Utilization of trehalose as an additive for food preservation or storage has recently become feasible through the development of new techniques enabling economical large scale production from starch (24,29). The sugar's mild sweetness — 45% that of sucrose (29) — and "masking effect" of bitter-tasting compounds, as well as lack of an aftertaste or laxative effect, enhance its versatility as a contributor to the texture and balance of flavors in foods (90). It is not easily degraded during processing, and its resistance to taking up moisture reduces caking in mixtures with other ingredients (29). The protective effects of trehalose prolong the shelf life of starch-containing products by preventing retrogradation, as noted; similarly, the stabilization of proteins and lipids during freezing and drying extends the shelf life of products containing eggs or meat (29).
Genetic methods have successfully been employed to improve the freeze tolerance of frozen dough (9l,92). As mentioned earlier, tobacco and potato plants modified to produce trehalose display enhanced tolerance to a diverse range of stresses, including salt, drought, and low temperatures (79). Considerable potential also holds for the use of such methods to promote proper folding and prevent aggregation of recombinant proteins synthesized in E. coli or other organisms, for production of foods or pharmaceuticals (ll). Trehalose has already been shown to help preserve vaccines and liposomes, as well as organs in preparation for transplant (30,90). The novel finding that disruption of Tps2 in Candida leads to diminished infectivity of that organism suggests that the trehalose pathway may be an attractive target for antibiotics (93,94). The same may also hold true for pesticides: diminished infectivity and pathogenicity was similarly seen for trehalose mutants of the rice blast fungus Magnaporthe grisea (95).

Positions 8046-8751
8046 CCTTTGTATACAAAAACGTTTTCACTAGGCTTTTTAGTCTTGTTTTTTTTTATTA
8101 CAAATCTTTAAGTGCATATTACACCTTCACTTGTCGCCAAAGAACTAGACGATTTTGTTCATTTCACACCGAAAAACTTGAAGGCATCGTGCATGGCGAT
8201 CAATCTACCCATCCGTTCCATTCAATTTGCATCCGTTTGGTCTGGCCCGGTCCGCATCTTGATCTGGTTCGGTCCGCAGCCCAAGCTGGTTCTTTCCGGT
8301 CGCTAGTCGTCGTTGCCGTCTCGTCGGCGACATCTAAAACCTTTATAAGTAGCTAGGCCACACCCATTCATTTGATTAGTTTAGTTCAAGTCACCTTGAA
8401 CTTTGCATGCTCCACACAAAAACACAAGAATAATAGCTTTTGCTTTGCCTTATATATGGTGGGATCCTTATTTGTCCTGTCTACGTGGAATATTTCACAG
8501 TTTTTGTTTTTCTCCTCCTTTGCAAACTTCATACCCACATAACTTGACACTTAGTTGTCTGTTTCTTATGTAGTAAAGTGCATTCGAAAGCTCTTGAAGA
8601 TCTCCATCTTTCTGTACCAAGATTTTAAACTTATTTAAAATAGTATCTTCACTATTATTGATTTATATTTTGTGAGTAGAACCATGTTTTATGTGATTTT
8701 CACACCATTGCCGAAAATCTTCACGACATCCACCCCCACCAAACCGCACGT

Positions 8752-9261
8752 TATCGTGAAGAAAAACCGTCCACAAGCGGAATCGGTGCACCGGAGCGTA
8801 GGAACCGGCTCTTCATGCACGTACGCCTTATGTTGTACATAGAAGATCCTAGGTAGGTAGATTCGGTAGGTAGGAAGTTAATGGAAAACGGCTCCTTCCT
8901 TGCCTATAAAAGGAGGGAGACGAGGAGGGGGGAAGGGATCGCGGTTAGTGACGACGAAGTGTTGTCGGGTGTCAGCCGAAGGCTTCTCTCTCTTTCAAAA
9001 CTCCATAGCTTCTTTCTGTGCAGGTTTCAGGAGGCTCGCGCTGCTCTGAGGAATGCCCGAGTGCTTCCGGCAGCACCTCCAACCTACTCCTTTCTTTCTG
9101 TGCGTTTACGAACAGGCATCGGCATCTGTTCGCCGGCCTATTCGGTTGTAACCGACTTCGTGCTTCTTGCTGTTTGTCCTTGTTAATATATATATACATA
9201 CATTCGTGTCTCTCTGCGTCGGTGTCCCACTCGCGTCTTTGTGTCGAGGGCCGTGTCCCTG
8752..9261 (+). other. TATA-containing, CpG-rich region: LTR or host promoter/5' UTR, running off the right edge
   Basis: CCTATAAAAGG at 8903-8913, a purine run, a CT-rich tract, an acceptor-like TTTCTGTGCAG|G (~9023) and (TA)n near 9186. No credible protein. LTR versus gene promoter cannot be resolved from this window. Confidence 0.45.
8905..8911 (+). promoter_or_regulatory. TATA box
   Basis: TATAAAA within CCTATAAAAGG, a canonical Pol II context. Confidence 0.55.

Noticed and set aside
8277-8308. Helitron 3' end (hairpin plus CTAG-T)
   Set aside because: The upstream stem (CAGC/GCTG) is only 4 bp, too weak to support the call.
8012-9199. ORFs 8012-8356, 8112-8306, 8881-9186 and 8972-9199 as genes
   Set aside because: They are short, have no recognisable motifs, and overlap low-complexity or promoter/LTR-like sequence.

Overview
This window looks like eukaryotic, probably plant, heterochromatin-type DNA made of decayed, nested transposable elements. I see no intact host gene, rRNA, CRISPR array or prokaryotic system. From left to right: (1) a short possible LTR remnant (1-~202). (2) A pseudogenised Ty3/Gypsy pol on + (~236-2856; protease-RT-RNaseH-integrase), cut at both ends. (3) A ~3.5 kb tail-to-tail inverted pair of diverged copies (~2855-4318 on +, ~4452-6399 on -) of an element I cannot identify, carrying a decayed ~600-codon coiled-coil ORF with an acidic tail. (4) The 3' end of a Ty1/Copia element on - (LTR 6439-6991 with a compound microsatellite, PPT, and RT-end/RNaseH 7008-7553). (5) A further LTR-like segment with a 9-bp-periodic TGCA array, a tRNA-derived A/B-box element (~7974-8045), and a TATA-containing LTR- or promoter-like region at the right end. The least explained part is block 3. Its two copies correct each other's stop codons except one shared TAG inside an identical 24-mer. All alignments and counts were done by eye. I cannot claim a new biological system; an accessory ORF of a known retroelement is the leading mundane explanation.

Finally, trehalose may be helpful in the treatment and prevention of disorders resulting from misfolding or aggregation of proteins (9,96,97). Expression of a-synuclein, a protein involved in Parkinson's disease, is toxic to yeast. In a genetic screen to identify modulators of this toxicity, Willingham et al. discovered that cells lacking Tsll were more susceptible to the deleterious effects of a-synuclein (98). Another recent study, involving a transgenic mouse model of Huntington's disease, demonstrated that mice fed trehalose dosed water developed far fewer polyglutamine aggregates (one of the hallmarks of Huntington's disease pathology) than did untreated controls (99). The trehalose group also lived longer and performed better in coordination tests, suggesting a correlation between the decreased number of aggregates and improvements in the Huntington's-like symptoms.
Overall, three general principles are emerging from work on trehalose in S. cerevisiae and its striking correlates in plants and Drosophila: (1) trehalose has a protective role in vivo as well as in vitro in stress tolerance; (2) the same properties which can protect macromol-ecules may also be detrimental as environmental circumstances change; and (3) a critical but still elusive connection exists between the trehalose pathway and cellular metabolism, gene expression, and development. It is constructive to consider these principles in the broader context of stress tolerance mechanisms, particularly other organic solutes and the heat shock proteins (HSPs).